Artangel are known for commissioning work that seeks to challenge our perceptions of art and push boundaries, often involving unusual settings and situations to fully engage the viewer. Mark Storor’s a tender subject lives up to all these traditions we’ve come to expect; it’s an immersive performance/installation, at times deeply chilling and unforgettable.
The challenge in writing about this project is not revealing too much to those hoping to go, but it opened my eyes to some interesting issues and a context I’m rarely confronted by but feel inclined to share.
The power of the piece lay in communicating some very heavy themes – about human rights, freedom vs confinement and the territory of prison rarely experienced first-hand. Centred around Storor’s three-year investigation into the British prison system, the artist chose to focus in particular on gay men within this environment; an exploration of hostility, brutality, violence and moments of tenderness.
a tender subject began as a series of workshops with a cross-section of prisoners and prison officers, bringing to light the complexities surrounding these institutional relationships. The fragments of narrative running through the piece developed out of the stories Storor had collected from the collaborators, and were read as stand-alone scenes rather a linear story.
Significantly, Arangel collaborated with Only Connect, a creative arts company for prisoners, and ex-offenders – the men featured in the performance weren’t formally trained actors and some had been in prison in the past. Knowing this certainly lent more meaning to the work and made it all the more evocative and authentic.
Haunting from the offset, we were bundled into serco vans by police wardens, taken to a secret location – the basement of a raw storage space – and led through a sequence of rooms where scenes unfolded that were in equal part provocative, poignant and disturbing. As a passive observer in the peripatetic performance, you were left feeling chilled by the cold, damp environment and the hard-hitting content.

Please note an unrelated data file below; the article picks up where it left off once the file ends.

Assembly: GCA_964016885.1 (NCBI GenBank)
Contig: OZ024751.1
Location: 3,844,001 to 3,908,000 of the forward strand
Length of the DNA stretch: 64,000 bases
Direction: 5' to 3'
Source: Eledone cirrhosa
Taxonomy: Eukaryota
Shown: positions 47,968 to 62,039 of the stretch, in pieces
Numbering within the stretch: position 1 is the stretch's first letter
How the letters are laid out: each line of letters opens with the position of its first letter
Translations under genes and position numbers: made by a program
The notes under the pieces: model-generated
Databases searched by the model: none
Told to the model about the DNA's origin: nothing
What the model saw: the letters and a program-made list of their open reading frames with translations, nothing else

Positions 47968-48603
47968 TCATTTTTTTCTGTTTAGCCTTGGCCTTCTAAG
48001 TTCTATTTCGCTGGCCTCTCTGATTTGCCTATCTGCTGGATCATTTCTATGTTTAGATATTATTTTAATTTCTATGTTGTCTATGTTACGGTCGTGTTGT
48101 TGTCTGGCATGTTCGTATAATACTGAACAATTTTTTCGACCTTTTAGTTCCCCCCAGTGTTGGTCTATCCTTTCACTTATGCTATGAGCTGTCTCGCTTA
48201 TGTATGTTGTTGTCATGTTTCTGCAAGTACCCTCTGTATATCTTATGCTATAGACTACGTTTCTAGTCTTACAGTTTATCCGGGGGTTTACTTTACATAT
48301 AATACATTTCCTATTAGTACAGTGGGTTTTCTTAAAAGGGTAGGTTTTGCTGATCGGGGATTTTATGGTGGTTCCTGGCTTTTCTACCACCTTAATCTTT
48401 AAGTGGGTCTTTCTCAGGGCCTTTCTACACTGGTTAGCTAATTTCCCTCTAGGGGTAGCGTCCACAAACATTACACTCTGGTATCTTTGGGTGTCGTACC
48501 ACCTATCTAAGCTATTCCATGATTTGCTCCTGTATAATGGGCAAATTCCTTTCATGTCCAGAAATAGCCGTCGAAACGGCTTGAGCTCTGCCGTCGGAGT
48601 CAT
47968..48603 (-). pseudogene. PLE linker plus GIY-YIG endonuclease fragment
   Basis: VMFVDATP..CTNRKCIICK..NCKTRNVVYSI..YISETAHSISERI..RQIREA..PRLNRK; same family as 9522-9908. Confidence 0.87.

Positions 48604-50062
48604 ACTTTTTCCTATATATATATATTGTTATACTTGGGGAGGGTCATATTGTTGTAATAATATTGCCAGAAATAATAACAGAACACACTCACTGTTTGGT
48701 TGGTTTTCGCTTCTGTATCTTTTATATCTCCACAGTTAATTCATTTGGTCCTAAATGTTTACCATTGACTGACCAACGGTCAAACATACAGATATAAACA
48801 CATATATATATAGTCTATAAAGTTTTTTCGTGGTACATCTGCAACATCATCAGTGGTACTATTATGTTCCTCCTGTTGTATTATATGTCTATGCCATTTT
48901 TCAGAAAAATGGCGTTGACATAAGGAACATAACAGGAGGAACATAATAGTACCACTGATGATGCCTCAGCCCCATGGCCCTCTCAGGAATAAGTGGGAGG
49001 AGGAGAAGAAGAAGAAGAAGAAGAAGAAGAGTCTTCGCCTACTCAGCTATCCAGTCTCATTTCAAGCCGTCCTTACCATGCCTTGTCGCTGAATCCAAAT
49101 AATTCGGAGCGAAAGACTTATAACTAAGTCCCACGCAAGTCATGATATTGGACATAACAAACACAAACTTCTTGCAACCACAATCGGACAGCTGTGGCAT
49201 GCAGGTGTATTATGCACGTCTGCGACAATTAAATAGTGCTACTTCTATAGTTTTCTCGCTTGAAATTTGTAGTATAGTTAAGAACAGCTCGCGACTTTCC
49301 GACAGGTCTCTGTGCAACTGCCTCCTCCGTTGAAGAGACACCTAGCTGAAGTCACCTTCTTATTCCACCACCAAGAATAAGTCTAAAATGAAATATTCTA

Although it might not resonate with everyone, Storor’s socially-conscious work demonstrates the power of art to act as a tool for communication. As well as the role an artist can play in conveying important issues to an audience that might not otherwise be exposed to them. And once again, Artangel have provided a valuable platform to help realise a very ambitious project.
- “Run towards the noise” – MINI contemplates the future of mobility and personalisation in London
- Photographer Benedetta Ristori documents cultural juxtapositions on the Balkan peninsula
- June Korea’s photographic fantasy: one man’s relationship with his sex doll
- Smart, funny and expertly executed party posters from German designer Mark Bohle
- Vice, despair and a bafflingly fertile imagination from Brooklyn-based Milton Melvin Croissant III
- A focus on typography in Ghent-based designer Corbin Mahieu's updated portfolio
- Don't Hug Me I'm Scared - an exclusive interview with Duck, Red Guy and Yellow Guy
- World’s “ugliest” Pantone colour 448C is being used to deter smokers
- North evolves Tate identity to be more adaptable
- Babak Ganjei paints 90s sitcom sitting rooms. But which one's which?
- More bonkers and surreal selfies from Izumi Miyazaki
- Reactions to the referendum and our weekly Best of the Web